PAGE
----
How Investing In R&D Can Resuscitate Economic Growth And The American Dream

The American engine of prosperity and progress has been in serious trouble over the last couple of years. Job creation has slowed down, causing a slow hollowing out of the middle class. In the meantime, economic and wealth opportunities are concentrated in a handful of coastal megacities, making people from the rest of the nation feel excluded.

How did our nation get here? And is there anything we can do to turn this tide?

In a new book (Jump-Starting America) and article posted on The Boston Globe, Simon Johnson and Jonathan Gruber provide answers to both questions. The book, in particular, presents an ambitious strategy that will boost public funding in Scientific Research and Development (R&D) in most societies around the nation.

Johnson with PIIE & MIT and Gruber with MIT argued that the U.S. can create more good jobs, grow faster, and sincerely spread equal opportunities than it has in the past if the administration is willing to change how and how much it invests in R&D.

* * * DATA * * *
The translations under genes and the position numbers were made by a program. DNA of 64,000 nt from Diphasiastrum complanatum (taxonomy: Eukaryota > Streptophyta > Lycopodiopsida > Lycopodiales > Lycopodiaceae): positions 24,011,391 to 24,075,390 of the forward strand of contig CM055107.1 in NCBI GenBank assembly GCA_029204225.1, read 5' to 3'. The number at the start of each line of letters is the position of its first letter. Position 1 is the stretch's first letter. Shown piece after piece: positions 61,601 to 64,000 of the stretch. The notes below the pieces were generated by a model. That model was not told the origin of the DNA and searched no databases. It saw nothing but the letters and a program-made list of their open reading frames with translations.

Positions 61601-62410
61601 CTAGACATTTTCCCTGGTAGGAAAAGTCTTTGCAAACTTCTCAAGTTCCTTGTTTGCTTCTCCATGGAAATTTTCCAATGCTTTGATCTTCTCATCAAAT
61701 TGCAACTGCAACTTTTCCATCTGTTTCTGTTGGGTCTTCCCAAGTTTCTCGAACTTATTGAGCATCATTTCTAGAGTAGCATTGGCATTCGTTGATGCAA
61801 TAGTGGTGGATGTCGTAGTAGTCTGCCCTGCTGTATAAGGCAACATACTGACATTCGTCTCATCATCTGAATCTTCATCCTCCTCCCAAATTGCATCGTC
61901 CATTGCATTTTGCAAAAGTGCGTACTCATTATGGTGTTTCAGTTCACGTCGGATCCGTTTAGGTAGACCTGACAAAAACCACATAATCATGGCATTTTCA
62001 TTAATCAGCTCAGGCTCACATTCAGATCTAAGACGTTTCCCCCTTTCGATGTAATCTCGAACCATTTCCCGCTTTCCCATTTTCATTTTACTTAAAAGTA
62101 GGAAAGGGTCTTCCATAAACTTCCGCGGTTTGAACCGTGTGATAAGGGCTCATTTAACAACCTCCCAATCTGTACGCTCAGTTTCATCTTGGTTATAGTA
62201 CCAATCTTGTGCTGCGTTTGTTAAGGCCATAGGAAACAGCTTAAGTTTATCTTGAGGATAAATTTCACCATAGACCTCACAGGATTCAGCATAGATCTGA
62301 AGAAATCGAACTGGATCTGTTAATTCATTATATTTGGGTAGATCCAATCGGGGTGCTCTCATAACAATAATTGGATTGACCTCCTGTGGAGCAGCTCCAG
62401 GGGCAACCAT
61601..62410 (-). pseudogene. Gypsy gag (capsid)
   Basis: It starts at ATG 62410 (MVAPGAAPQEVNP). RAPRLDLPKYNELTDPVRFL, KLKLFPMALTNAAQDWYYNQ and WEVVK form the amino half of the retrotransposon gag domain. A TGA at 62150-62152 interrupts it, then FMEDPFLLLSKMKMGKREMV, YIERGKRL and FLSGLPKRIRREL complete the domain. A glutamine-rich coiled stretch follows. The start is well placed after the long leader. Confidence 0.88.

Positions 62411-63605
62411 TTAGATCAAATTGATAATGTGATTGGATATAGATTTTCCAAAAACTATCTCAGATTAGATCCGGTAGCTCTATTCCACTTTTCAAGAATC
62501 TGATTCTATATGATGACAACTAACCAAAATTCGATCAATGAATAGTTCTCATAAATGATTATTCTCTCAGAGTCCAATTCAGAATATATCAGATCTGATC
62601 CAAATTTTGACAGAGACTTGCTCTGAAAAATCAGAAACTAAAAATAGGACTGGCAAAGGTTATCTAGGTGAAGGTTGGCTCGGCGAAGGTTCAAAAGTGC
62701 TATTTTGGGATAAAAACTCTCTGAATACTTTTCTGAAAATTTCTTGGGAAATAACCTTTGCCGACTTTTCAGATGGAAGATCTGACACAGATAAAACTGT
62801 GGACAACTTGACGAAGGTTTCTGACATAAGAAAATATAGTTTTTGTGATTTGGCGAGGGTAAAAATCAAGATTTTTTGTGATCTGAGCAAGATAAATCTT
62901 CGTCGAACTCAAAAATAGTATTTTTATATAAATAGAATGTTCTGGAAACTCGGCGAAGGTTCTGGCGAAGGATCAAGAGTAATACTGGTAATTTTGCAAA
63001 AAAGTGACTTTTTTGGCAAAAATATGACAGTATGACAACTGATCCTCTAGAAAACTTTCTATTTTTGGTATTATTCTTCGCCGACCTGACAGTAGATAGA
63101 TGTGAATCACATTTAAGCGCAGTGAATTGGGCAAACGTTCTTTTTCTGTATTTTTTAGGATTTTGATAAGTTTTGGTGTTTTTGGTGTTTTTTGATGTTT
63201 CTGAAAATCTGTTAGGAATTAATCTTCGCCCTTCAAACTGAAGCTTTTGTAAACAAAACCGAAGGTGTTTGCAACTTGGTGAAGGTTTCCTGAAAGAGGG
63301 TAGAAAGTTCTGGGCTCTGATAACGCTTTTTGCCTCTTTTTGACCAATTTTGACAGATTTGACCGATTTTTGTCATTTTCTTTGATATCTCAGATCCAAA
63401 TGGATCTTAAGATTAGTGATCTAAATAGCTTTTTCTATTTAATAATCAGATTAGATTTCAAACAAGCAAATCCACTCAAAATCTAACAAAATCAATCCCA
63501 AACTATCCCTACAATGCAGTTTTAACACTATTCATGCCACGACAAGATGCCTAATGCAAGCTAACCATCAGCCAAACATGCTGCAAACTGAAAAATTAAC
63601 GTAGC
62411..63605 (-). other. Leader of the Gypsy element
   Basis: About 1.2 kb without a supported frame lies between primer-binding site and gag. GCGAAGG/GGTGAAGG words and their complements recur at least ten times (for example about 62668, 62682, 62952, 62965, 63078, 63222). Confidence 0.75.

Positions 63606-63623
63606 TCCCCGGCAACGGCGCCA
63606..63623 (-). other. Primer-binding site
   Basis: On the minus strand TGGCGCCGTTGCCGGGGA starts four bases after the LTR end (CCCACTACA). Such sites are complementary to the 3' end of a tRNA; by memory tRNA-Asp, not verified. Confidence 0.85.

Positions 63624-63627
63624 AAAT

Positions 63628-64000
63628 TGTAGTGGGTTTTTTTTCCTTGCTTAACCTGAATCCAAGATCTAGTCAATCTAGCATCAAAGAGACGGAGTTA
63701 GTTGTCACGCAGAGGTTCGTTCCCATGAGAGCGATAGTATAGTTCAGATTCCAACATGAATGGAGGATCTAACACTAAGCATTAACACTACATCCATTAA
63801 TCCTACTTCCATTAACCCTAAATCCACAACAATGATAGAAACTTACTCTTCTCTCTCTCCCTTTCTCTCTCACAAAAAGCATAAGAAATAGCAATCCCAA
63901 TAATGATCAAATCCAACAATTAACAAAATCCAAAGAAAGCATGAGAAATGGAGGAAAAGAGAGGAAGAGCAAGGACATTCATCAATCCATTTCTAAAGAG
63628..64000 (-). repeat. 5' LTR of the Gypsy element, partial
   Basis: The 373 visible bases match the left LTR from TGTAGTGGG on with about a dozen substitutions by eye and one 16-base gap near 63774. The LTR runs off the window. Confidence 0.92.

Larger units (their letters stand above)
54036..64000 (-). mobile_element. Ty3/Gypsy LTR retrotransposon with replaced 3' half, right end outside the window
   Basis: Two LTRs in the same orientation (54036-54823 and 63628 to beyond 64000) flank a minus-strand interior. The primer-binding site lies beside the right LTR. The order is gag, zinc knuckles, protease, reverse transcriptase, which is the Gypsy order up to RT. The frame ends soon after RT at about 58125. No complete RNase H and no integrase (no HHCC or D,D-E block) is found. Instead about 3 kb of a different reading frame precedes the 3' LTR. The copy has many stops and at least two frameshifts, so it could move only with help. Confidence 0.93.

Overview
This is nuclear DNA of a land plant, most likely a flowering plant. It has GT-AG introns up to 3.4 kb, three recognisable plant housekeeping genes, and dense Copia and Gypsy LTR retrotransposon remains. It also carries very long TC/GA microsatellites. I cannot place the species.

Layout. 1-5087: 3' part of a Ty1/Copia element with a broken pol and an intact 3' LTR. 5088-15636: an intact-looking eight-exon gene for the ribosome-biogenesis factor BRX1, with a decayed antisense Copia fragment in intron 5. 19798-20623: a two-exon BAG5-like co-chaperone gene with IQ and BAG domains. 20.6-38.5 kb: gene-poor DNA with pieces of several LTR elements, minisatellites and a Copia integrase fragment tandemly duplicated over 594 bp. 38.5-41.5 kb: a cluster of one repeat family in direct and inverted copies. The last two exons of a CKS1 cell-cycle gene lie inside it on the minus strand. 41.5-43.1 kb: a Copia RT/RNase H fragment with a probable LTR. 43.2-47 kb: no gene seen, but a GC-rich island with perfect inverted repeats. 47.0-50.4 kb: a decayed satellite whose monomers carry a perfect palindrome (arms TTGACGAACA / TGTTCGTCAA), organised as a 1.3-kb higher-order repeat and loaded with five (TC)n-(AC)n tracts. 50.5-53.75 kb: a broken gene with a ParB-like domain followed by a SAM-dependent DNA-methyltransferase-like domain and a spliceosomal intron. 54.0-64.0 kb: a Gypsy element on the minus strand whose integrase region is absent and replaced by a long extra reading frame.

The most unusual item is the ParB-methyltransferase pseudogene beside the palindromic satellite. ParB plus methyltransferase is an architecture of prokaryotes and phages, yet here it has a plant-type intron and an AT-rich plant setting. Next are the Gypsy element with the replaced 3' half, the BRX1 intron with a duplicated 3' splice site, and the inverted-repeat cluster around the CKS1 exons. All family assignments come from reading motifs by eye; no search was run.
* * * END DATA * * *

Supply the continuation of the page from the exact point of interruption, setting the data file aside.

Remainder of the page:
The two MIT Economists further pointed out that the nation should place those investments equally and strategically across the U.S. and come up with an innovation dividend that will pay cash to Americans each year based on their success to invest the funds in the tech sector.

Johnson and Gruber claim doing so will result in a tech boom (similar to the one witnessed in the United States after World War II) and its benefits will be shared more broadly across the country.

“The United States needs once again to boost its leadership role in science. To do so we should recognize a fact that may be uncomfortable or some: More government spending on R&D will not fly politically if it all goes to the existing technological hubs of today,” wrote the two in the Boston Globe article. “The best technology jobs that we have today are concentrated disproportionately in a small number of superstar cities primarily on the West and East coasts: Boston, New York, Washington, Seattle, San Francisco, and Los Angeles.”

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